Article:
A strong sense of collaboration that allows material to be presented to students at the same stage enhances learning.
The additional time allowed for Ankeny teachers to meet with their peers is paying off, a group of Northeast Elementary School educators told the school board Monday.
Professional learning communities have been evolving in the district over the past few years, especially since the Wednesday late starts were added in August 2009.
Teachers whose areas overlap - such as all the educators in the same grade level at an elementary school, or those who teach the same subject - meet twice a week to coordinate lesson plans and review data on students' progress.
Northeast Principal Al Neppl and the four fifth-grade teachers at Monday's meeting said that time for collaboration is key to helping students. For example, one of the teachers noted that all the fifth-graders at Northeast are meeting or exceeding their reading goals.
Lori Arrowsmith, who has been with the district for 16 years, said teacher interaction has changed for the better since she came to Ankeny schools.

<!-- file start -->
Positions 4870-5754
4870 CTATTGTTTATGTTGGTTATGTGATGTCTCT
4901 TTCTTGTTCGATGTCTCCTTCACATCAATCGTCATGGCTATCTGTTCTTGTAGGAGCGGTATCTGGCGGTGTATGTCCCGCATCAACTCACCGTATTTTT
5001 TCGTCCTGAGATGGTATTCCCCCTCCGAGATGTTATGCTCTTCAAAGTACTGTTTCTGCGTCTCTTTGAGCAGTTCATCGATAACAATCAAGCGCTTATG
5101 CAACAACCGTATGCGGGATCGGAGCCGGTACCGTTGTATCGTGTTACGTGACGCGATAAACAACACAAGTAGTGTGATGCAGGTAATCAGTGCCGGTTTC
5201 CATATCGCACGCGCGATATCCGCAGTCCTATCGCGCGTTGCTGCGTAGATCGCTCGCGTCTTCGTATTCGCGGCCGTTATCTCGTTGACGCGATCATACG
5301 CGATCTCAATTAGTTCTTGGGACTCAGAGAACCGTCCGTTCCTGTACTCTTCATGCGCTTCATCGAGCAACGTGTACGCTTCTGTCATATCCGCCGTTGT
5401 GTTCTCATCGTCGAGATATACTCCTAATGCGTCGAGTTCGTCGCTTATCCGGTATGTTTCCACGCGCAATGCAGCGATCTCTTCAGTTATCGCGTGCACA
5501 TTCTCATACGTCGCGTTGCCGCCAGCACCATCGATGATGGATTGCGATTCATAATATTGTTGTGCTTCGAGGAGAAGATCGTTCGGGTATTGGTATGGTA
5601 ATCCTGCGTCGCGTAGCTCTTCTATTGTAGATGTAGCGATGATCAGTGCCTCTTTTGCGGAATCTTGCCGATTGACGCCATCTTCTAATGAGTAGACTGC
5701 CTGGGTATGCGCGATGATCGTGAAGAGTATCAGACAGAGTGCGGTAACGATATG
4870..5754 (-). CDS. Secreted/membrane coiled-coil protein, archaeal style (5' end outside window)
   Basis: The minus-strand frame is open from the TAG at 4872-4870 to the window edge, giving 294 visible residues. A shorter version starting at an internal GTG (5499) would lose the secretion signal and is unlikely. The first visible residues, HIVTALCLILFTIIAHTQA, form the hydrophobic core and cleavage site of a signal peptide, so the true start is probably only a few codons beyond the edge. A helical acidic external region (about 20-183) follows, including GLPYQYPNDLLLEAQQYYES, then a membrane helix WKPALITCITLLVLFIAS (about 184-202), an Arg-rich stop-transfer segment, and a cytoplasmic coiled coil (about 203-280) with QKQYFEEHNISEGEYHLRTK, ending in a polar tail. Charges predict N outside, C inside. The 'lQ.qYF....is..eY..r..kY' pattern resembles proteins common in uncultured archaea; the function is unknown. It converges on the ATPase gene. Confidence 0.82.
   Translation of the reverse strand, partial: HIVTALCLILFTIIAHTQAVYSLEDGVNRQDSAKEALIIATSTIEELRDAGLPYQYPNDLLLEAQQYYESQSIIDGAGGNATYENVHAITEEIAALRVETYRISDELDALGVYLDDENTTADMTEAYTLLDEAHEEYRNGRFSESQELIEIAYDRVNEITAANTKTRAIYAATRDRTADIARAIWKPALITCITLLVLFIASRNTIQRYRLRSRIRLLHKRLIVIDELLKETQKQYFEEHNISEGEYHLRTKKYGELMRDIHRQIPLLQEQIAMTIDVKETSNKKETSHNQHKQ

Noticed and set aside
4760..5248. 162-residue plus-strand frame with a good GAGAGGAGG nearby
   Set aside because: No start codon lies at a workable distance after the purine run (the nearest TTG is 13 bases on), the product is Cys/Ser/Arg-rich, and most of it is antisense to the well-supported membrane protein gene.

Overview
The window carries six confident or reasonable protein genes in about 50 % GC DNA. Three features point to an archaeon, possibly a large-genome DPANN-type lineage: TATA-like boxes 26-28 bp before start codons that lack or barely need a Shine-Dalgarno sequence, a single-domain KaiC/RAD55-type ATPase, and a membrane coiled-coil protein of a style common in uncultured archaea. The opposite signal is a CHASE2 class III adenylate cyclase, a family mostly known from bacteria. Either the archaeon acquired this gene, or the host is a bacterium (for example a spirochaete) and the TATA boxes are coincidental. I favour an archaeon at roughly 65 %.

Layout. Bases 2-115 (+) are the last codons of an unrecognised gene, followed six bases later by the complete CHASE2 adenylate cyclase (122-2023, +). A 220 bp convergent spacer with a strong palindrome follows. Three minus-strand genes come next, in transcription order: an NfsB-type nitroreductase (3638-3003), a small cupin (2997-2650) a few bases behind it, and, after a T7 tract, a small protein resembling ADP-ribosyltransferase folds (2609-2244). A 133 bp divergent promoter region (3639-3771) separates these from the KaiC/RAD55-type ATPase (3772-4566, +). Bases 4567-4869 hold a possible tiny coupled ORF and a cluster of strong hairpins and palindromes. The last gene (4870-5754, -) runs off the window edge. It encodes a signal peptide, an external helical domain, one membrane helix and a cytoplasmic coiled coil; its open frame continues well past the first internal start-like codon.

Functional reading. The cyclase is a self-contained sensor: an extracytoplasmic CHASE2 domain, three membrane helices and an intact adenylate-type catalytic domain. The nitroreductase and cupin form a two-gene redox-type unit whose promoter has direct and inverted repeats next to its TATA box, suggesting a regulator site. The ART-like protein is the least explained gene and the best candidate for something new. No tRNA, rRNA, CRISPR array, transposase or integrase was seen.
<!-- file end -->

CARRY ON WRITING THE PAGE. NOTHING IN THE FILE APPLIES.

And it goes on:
Back then, she said, educators only had time to discuss the kids who needed help the most. A teacher "went to school, went to your room, did your thing and left at the end of the day."
Teachers also weren't on the same page when it came to lessons, she said. But they are now.
"My concept of what a team and collaboration is has dramatically changed," Arrowsmith said. "There's a clear map laid out for every subject and what those goals are."
Jeff Bakke said the teachers now have more standards to base their lessons on and to use when collecting data.
Their discussions focus on students performing at every level, he said, not just kids who are struggling. Each group also meets with building principals and literacy leaders, Bakke said, not just their teaching peers.
Megan Murphy said the collaboration has helped teachers in her group create PowerPoint presentations for each lesson, so all fifth-grade students at Northeast are introduced to the same concepts at the same time.
The increased interaction among teachers benefits all students, said Aleisha Nove.
"We are no longer on our own, keeping our great ideas to ourselves," Nove said.
Board members thanked the educators for sharing a snapshot of how the teacher groups are progressing.
"It's great to hear first-hand from our teachers what they're doing with that time," board President Leslie Petersen said.
Board member Trent Murphy said it is important for parents and community members to know the benefits of additional meeting times for teachers. Board member Pat Cahill said it also was interesting to hear "how we've progressed and moved forward."